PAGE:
Monday, February 16, 2015

Indie Corner - 02/11/2015

Each week I'll spotlight a couple independent books I've read and may have flown under people's radar.

I was all set to complain about this book... until the end.  This marks the third volume of Abe wandering around the country and while reading I realized I really miss the old Abe.  Old Abe was a man of action.  New Abe is unsure of what he's doing, where he's going, and generally aimless.  But as I said, at the end of the book, Abe gets yelled at by a new character and I think (hope!) it's the push he needed.

The first few issues here are fairly stand-alone, well-written, and interesting on their own, but served as a reminder that Abe has spent far too many issues just walking.  Interesting characters and events come and go, but aren't satisfactorily explored.  Almost everyone Abe encounters is more interesting than he is here, and that's a serious problem.  I hope to see more of these characters and I really hope Abe busts out of this slump.

Wytches 4
Last week was such a huge haul of comics I wasn't able to write anything about this book before the column went up Monday morning.  Even now, I'm writing this Sunday afternoon because I'm not sure what I want to say or how I felt about it.

When I wrote about the last issue of Wytches, I mentioned how the step-by-step art process shown at the back of the book made me dislike the art.  I thought the art looked better at an earlier stage, before some of the final colors were placed.  Time has softened that somewhat, but the colors are something I remain aware of more than usual.

The story is definitely still creepy and weird, but between the scene at the coast and the other at the ferris wheel, it felt weird for the wrong reasons - disjointed.  The last page alone ensures I'll keep reading, but I don't hold this series in as high a regard as I once did.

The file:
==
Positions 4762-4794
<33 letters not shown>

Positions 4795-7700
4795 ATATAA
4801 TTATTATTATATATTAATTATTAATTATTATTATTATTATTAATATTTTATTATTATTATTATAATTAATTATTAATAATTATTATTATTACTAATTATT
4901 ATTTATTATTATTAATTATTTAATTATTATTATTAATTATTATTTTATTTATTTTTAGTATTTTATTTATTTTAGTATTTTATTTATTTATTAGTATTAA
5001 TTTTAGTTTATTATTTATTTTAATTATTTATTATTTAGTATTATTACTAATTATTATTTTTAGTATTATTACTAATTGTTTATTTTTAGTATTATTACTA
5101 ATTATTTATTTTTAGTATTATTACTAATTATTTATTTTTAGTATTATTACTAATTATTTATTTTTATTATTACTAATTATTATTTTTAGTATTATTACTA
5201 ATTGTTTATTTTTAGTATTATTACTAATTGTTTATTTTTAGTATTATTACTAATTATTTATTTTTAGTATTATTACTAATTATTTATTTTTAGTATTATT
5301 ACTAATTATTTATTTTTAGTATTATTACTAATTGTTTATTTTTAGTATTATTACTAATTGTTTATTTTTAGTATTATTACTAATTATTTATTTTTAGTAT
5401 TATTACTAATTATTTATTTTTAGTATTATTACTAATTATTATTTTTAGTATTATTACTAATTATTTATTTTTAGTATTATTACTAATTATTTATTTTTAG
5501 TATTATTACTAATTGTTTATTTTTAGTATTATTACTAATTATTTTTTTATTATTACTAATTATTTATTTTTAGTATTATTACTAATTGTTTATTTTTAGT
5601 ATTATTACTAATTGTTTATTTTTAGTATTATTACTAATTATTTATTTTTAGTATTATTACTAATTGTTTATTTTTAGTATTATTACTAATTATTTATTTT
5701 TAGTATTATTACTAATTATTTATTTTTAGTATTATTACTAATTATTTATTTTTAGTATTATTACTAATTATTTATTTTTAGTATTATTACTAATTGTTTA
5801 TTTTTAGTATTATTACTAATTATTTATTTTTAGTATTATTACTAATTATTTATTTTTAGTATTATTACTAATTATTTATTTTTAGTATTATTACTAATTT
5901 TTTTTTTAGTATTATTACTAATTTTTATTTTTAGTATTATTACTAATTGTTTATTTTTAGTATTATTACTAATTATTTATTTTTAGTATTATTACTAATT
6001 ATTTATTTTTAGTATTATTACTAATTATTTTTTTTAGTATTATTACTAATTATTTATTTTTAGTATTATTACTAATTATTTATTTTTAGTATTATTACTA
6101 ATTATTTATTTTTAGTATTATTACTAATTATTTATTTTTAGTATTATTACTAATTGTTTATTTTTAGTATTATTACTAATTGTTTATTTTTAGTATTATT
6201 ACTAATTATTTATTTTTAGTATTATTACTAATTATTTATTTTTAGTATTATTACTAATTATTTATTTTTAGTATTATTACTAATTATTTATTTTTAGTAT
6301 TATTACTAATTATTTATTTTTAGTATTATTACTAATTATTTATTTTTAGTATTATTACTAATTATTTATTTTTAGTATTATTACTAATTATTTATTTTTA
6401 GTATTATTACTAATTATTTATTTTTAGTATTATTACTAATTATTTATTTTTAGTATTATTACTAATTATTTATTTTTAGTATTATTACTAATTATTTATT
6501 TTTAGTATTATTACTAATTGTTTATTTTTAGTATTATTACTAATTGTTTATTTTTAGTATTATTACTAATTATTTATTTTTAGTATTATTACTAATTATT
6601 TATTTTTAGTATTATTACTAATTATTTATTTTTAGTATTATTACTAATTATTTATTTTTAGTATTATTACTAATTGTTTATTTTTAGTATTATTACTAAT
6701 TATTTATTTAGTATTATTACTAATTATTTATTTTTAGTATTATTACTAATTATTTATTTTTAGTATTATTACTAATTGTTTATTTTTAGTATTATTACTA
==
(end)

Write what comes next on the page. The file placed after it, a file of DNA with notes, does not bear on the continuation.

I bought this years ago, based on the strength of Blankets, Thompson's previous work.  It's spent the intervening years on a shelf because the size of the book was a little daunting.  In reality, it's a much faster read than it appears, taking about a week of bedtime reading to finish.  On one of the first nights, I wife walks in and asks what I'm reading.  She sees the title and author's name while I'm trying to find the words to describe the strange combination of religion, language, and children forced to grow up too quickly.  She goes, "Sounds like a white guy."  I say, "He is!  And the book is definitely about the desert..."  That essentially sums up my issue with the book - it's good, but it doesn't feel like Thompson should be the one to tell it.  It's hard to recommend, but definitely worth checking out for the art.

Last time I joked that this pairing followed the traditional superhero crossover formula of meet, fight, and team-up.  Still, I enjoyed it enough to ask my comic shop to grab the rest of the series for me.  Well, the joke is wearing a little thin now.  An indeterminate amount of time has passed between the first issue and this one, but once again Conan and Red Sonja meet, fight, and team-up.  Other than that, I don't really have much to say... the characters are decently written, the art is well-suited to the characters, but the story is rather thread-bare.  I'll still pick up the rest of the series, but I can't recommend it any longer.  Hopefully the next two issues are better than this one.

I'm making this my last issue of Ghost Fleet.  Things got weird, and not in a, "This new wrinkle will be interesting to see play out." kind of way, but instead a, "WTF is even happening?" way.  Until now, I thought this series was a pretty standard heist/revenge story with a little Ronin or Pulp Fiction thrown in for not knowing what's in the stolen truck.  This issue we learn more about our two main characters Cohle and Trace, but the center of this issue appears to be a hallucination or metaphysical event that significantly alters things.  In a book that was hardly explaining itself to begin with, this new mystery is one too many.